Post-colonisation, with the explosion of the market and the mass production and advertisement of bleaching cream as a product associated with the production of ‘lightness’ to femininity, desire and worldly success (in contrast to darkness as associated with masculinity and undesirability) there are now newer combinations and permutations in which caste, race ,gender and capital interact. While discourse on ‘Colourism’ as an important problem has moved in parallel with debates on racism in American , the discourse in India has still not even been able to question the million dollar industries of bleaching creams and even representation of dark skinned women (leave alone women of lower caste). Representation of dark skinned women in pageants is absent let alone constructions of ‘humane’ multifaceted characters in movies. So, the question is –Is colour merely about melanin or, is it a semantic binary of darkness and lightness that has consequences outside of language? Is it important to see it as an aesthetic concept through intersectionalities of race, caste and gender to expand the idea of the ‘political’ as not merely about power, but also question of desire? Is it time we demand representation of Dalit women (who need not necessarily be dark skinned) and dark skinned women (who need not necessarily be Dalit) in seemingly apolitical spaces like the beauty industry? Is it time we understand politics beyond mere materiality and look at desire, and its savarna/white constructions as just as powerful concepts that determine the political?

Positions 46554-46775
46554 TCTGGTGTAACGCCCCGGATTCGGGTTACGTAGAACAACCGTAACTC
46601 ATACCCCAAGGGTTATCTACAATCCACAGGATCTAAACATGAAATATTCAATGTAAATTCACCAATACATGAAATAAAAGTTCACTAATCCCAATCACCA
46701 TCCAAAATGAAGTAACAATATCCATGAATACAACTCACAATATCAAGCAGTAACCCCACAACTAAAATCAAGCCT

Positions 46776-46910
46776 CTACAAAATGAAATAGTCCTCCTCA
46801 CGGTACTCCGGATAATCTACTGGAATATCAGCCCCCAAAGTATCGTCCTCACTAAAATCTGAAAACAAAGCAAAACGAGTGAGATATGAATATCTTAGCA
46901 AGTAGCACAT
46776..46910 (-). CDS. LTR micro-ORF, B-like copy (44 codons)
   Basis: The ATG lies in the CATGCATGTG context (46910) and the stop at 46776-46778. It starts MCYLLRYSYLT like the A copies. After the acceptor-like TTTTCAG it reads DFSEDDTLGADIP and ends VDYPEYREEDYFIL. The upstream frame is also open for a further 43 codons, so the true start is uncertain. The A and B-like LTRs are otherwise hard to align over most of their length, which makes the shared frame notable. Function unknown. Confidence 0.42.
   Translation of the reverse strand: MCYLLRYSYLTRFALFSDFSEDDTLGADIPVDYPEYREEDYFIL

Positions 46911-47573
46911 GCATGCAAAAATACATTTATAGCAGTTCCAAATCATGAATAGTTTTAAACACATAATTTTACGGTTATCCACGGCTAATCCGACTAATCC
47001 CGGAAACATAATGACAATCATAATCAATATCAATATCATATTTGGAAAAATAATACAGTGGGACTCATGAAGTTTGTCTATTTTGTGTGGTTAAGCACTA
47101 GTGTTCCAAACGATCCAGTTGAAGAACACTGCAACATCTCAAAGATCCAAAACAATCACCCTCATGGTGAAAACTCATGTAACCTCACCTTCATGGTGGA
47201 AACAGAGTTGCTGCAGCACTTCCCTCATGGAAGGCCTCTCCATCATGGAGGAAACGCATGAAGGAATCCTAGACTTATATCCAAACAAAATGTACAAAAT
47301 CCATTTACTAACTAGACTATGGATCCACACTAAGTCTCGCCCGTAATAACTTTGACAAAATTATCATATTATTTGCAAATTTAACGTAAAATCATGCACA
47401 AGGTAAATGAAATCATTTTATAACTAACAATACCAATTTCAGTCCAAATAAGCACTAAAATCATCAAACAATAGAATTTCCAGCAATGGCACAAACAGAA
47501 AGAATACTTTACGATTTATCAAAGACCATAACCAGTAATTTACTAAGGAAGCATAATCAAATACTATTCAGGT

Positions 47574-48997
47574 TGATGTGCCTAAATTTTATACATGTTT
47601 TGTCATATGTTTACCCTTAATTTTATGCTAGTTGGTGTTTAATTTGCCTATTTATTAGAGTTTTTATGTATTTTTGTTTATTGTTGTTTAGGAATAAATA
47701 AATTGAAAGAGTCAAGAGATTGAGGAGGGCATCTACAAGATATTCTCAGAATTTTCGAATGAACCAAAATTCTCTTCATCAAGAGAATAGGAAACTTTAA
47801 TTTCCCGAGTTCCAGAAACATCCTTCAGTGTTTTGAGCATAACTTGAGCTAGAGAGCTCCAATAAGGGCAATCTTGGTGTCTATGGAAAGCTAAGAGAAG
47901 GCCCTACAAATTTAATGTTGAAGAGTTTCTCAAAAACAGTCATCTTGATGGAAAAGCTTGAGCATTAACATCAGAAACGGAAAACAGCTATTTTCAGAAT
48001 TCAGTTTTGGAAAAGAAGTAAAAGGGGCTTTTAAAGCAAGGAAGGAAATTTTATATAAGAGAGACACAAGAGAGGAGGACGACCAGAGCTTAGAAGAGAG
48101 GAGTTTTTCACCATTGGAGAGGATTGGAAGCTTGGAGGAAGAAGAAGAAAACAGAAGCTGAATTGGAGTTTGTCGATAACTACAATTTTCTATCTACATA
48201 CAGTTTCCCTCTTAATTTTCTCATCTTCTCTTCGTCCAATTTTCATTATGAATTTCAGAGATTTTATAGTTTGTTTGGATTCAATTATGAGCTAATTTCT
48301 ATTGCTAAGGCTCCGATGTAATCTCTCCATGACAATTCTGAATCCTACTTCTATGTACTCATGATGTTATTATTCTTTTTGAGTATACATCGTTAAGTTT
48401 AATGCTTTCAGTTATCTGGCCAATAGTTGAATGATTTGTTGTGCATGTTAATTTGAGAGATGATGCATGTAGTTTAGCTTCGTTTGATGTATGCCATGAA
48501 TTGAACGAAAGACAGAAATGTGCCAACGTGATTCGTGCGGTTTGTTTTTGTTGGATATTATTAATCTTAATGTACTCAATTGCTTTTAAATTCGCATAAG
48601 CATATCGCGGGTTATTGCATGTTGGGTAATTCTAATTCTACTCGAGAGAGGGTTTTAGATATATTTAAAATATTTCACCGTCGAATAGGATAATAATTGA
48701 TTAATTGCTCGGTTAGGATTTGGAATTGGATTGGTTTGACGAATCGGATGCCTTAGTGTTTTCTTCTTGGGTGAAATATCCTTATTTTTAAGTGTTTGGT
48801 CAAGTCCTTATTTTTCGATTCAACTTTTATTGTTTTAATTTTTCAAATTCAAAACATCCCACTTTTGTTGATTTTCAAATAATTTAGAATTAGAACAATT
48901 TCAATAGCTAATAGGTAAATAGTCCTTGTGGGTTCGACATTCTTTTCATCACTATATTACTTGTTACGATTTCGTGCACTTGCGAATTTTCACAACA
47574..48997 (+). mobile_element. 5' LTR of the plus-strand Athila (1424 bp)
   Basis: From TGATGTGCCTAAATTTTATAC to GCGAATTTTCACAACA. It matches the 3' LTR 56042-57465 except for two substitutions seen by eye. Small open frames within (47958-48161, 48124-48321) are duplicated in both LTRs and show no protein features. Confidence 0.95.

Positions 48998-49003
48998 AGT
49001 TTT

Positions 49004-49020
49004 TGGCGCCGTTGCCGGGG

1. While the political has been understood as feminist critiques of these events they have been unsuccessful in making them any less popular.
2. Black women point to how white women have cultivated femininity as cultural capital and have often used their femininity in their favour through a performance that makes them powerful as they are ‘desirable’
3. Transwomen have theorised the Performativity of gender beyond traditional understandings of oppressed/oppressor and have even spoken of femininity as liberating
4. The one drop rule was a concept that sustained Atlantic slavery in which a drop of black blood made the child ‘black’, even when the ancestry could be traced equally to African and European roots.
5. This is contrast to the emasculation of Sudra and Dalit Men by Savarna men.
6. Ambedkar however dismissed notions of colour, race and caste in the way Periyar essentailised them, however he didn’t deny the impact of colonialism in attributing certain stereotypes in a racial and coloured manner.
Noel Mariam George is an M Phil student from the University of Hyderabad who is working on topics of Ambedkar, Periyar and the Muslim Question in India. She has completed her Masters from JNU in International Relations and Area Studies.